Few things that "burn" make you healthier.
It's not as simple as making a decision. It's like anything else you want to be good at: You have to work at it. And, like anything else that takes work, you'll feel better when you master it.
It's not hard to see why jealousy stuck around, out of all the things that could have evolved within the human brain. You have your tribe, and you have things, but you worry that this other tribe might have more things or, worse yet, better things. You can't let that stand. For the good of your tribe -- for the good of you -- you need to hate the other tribe, resent them for what they have, and, if possible, take it.
"Their typhus and charred sticks are rightfully mine!"
We don't really live in tribes anymore, but we're still governed by jealousy. Sometimes it still inspires social bonding, or a bit of healthy tribe competition, but mostly it just makes one guy cranky at another guy because his Xbox is better.
I learned the most important lesson about jealousy from a comedian whose name I no longer remember, which is very unfortunate. She was speaking off the cuff about jealousy in some interview, and she said, "If you choose to be jealous of someone, you have to be jealous of everything." It sounds simple, and maybe you had that thought before, but you're much smarter than me. I'd never considered it, but it's important. The times that I'd been jealous, I'd been jealous of an opportunity that another person got. Or I'd been jealous of someone else's relationship. Or I'd been jealous of someone else's height, or rent, or patience, or ability to grow substantial facial hair, or any other damn thing. But you can't do that. You can't pick one thing to be jealous of. If you're going to be jealous of someone's nice car, you have to be jealous of everything else in that person's life. Are they living in a terrible apartment in a bad part of town to be able to pay for that car? Then you have to be jealous of that, too. Are they insecure enough that they think they need a nice car in order to be liked? Then you have to be jealous of that, too. It's not a straight trade. You don't get to trade your shortcomings for someone else's best assets. It's a package deal. It's the full suite, or it's nothing.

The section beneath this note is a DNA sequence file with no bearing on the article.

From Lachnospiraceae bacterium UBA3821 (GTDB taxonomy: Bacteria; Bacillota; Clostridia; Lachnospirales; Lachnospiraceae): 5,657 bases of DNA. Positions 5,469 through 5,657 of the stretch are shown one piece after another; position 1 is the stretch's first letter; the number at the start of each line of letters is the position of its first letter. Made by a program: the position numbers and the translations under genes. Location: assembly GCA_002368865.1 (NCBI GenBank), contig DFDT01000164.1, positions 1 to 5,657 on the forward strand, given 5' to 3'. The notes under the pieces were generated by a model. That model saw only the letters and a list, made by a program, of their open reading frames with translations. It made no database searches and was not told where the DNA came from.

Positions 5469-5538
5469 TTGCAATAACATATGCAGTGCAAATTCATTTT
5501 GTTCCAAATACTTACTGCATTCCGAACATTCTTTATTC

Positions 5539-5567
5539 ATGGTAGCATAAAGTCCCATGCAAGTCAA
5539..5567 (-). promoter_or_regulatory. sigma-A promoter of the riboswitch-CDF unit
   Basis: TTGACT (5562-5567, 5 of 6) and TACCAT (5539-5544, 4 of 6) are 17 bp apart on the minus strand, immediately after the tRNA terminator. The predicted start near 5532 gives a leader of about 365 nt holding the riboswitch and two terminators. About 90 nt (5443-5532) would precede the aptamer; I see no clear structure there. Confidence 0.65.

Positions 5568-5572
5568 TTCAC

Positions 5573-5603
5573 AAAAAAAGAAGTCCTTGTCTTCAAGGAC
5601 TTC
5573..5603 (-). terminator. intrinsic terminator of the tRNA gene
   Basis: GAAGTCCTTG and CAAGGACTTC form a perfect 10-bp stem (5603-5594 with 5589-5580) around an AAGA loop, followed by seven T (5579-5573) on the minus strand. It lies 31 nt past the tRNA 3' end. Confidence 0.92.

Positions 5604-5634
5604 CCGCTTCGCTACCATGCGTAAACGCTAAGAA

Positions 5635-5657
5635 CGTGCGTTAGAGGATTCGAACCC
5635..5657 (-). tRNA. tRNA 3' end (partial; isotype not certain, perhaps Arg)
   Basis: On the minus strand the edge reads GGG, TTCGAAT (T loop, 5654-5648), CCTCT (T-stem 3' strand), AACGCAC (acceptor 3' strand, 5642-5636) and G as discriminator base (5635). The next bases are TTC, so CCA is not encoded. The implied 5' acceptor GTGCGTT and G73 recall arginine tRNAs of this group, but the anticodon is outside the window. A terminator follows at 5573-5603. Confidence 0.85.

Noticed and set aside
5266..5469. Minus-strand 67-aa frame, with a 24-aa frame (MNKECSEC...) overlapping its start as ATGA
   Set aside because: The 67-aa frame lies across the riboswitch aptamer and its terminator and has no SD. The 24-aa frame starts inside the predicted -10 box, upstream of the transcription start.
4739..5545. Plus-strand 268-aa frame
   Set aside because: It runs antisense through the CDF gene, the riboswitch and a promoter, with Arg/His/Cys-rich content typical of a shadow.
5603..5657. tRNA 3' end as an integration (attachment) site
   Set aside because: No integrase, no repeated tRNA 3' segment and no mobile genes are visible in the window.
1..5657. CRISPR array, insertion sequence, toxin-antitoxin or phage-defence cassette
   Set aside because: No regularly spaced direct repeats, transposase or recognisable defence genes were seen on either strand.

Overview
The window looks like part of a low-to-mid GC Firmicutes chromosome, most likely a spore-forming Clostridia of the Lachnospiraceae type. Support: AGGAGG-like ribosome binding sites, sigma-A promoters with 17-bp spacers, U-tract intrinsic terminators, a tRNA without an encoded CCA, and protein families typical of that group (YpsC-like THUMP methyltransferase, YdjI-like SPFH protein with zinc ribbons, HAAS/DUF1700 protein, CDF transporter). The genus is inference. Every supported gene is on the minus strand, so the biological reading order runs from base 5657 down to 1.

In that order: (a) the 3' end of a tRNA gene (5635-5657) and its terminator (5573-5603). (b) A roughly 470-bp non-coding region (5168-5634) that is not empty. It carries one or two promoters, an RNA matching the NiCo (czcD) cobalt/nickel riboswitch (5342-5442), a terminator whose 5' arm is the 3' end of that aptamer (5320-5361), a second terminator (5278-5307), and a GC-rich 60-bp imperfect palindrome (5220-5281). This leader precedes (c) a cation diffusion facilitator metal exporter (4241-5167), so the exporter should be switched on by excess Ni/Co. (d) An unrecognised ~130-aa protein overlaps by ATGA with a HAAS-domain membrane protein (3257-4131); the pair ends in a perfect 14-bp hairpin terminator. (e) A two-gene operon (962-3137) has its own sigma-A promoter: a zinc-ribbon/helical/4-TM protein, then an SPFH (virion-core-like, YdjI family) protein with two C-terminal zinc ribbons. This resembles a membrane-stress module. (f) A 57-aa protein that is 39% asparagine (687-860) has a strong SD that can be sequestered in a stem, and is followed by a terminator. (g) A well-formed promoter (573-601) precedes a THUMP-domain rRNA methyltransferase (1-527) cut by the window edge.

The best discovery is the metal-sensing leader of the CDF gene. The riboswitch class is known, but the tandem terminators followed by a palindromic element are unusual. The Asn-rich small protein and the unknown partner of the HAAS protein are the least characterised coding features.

You can't be jealous of Chad's coke without also being jealous of his nosebleeds and frequent seizures.
Thinking about jealousy in that way was one of the healthiest decisions of my life. It turns petty jealousy into nothing, and it turns real jealousy into genuine awe.
For example, here is one of the greatest piano players in the world. He puts a cover song on YouTube once a week that he shoots in one take, with no rehearsals, playing from memory and by ear. Maybe you're jealous of his skill, but you need to remember, you have to be jealous of everything. So, if you covet his skill, you also have to covet the years he spent practicing and studying and learning instead of doing anything else.
Also, if you're jealous of his talent, you have to be jealous of his physical limitations, too. See, he got so good at the piano because he had a hard time moving around as a kid, because his entire lower torso was butt. No legs, just stacks of butt. Butts on butts. You may want his musical talents, but would you give up your legs? And replace them with butts?
He spends more on thongs than most people spend on rent.
[Editorial Note: For legal purposes, and in the interest of full disclosure, Cracked.com reports that the piano player in that video is Daniel's brother, and that his legs function and he isn't made up mostly of butt.]